AS: I think what we lay out in the paper is something completely different. The vast majority of the money still isn't subject to daily redemptions. It's mostly longer term oriented money from a redemption perspective. However, the portion of the market that is retail and subject to daily liquidity has grown meaningfully over the last several years, as retail has sought out income generating assets.

So the rise of retail, particularly in strategies like credit and high-yield have led to more of this "boom bust" dynamic of money flows in and money flows out and creates volatility in the market from a retail perspective in these markets like high-yield.

The thing on the institutional side is less about sovereign wealth money redeeming, and more about the use of VaR. Rather than creating full redemptions, it leads to a procyclical risking and de-risking dynamic across that user-set.

Combine that with what's going on in retail. The two things play with each other. Retail starts selling and it drives prices down, causing derisking across VaR based management products. It exacerbates until it burns out, then retail starts buying and suddenly things gap higher, which is a pretty good description of what we've seen over the last two months.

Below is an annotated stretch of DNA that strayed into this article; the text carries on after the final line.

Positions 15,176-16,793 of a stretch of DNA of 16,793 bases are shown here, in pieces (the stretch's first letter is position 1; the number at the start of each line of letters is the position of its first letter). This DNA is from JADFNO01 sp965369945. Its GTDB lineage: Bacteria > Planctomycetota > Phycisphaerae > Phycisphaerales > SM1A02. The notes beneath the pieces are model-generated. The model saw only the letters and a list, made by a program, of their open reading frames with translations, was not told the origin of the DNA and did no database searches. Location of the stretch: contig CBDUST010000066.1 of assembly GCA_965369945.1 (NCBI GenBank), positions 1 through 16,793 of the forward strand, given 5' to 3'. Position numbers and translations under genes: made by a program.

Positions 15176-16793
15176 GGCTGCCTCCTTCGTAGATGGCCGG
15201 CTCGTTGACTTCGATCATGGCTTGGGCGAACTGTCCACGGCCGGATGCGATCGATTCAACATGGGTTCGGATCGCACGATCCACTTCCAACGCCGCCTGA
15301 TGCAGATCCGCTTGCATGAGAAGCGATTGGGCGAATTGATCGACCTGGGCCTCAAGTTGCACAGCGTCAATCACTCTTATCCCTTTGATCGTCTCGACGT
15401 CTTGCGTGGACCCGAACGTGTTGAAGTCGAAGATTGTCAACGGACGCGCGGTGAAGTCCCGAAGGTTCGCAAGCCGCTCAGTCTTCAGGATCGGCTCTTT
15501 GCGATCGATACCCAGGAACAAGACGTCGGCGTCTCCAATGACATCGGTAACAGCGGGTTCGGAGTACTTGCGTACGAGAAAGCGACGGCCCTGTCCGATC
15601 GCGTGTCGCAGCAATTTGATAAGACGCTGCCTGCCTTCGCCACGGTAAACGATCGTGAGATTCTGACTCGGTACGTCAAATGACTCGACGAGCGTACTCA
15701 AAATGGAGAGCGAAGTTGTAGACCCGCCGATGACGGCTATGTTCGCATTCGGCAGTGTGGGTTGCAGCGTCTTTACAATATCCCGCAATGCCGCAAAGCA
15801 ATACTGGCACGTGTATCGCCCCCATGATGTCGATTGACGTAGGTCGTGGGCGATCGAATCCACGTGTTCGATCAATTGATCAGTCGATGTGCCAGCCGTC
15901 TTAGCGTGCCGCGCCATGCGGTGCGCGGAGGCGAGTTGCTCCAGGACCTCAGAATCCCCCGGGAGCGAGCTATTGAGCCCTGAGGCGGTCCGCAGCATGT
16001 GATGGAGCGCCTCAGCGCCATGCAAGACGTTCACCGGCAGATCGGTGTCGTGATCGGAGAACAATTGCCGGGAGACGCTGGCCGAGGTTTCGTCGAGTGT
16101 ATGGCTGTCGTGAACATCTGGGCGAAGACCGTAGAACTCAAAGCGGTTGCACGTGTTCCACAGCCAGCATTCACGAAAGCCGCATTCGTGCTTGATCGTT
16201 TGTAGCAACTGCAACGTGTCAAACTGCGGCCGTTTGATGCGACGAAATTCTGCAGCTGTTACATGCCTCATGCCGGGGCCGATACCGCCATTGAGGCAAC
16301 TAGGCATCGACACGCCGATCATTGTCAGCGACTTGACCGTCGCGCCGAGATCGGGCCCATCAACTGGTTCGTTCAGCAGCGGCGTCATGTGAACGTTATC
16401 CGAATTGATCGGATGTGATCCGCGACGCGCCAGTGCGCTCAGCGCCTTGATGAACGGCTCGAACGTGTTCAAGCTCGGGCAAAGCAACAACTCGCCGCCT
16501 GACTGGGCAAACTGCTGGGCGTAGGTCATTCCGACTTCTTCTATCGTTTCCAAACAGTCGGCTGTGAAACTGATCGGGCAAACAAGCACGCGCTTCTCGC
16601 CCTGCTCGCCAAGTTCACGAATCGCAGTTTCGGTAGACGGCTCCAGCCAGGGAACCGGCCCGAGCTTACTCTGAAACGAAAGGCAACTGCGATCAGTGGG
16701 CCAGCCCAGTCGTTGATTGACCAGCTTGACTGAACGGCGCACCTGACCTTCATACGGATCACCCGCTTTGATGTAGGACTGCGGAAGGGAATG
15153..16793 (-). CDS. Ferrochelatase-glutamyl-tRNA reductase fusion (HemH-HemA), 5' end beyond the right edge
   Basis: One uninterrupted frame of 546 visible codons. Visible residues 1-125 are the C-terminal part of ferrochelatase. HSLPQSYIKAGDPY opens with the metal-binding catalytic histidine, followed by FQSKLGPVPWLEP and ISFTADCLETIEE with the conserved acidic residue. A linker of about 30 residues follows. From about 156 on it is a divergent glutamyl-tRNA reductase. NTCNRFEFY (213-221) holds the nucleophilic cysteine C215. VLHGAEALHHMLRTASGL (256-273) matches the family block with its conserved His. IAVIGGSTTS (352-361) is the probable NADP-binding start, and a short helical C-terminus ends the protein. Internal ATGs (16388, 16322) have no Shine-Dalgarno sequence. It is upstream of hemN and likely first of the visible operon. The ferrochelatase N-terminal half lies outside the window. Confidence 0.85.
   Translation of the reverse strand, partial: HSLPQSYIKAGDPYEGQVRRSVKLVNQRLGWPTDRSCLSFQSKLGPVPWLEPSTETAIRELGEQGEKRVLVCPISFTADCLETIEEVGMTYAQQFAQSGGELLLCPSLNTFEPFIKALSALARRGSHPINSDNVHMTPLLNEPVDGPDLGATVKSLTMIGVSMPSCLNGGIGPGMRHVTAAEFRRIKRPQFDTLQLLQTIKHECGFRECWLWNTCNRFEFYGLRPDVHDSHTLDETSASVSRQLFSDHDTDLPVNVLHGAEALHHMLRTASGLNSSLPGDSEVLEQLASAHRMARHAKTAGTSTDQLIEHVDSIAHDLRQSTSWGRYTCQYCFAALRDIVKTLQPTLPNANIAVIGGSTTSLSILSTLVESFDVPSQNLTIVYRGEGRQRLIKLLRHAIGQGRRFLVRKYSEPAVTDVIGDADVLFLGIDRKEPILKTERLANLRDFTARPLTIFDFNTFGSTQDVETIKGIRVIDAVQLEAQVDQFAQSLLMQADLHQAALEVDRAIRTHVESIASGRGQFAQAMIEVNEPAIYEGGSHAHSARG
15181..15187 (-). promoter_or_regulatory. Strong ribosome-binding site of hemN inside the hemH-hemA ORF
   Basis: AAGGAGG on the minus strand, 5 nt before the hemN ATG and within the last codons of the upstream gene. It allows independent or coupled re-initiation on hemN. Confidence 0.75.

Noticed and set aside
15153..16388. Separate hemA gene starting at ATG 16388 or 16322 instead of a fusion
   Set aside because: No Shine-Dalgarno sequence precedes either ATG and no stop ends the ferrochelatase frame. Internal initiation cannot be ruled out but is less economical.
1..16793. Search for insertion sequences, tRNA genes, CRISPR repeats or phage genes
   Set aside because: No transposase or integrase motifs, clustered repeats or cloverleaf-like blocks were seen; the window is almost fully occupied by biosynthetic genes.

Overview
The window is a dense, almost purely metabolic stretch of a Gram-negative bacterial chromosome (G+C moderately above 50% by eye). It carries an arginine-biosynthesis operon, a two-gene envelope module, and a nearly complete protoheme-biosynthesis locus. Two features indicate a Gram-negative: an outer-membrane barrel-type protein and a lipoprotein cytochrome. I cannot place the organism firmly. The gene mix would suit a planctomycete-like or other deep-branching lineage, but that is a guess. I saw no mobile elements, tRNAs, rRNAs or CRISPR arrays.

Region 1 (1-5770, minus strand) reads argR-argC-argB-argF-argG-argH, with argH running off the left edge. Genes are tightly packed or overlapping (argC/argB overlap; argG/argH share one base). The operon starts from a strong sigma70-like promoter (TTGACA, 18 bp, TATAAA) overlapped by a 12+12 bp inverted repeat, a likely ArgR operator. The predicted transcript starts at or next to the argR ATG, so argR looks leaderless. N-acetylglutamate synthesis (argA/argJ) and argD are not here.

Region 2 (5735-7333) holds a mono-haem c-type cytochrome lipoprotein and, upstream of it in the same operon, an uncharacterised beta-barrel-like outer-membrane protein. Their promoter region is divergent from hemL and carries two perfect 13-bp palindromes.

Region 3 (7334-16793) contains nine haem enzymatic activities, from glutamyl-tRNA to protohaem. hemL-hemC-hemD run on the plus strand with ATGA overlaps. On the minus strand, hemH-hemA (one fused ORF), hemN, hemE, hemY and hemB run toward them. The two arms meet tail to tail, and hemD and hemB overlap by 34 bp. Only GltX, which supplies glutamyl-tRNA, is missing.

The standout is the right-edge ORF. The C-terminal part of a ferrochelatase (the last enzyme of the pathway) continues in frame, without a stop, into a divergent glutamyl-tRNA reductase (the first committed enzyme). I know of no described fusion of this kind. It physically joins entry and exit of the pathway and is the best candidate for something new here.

JU: The other thing you brought up was about risk-parity funds taking on leverage to match volatility to other asset classes. That was something I really hadn't read elsewhere or seen elsewhere, and I thought it was a really great insight. Do you view that as also a contributor to this correlation across asset classes that we've seen? Risk parity funds having to take down risk across everything?

AS: I think risk-parity funds are reasonably thoughtful about where they are taking down risk, but it does factor in to the volatility they end up seeing. It's a more active rather than static investment process, and a more pro-cyclical, momentum-based investment style. Momentum-based investment styles can create a lot of volatility in a market like this.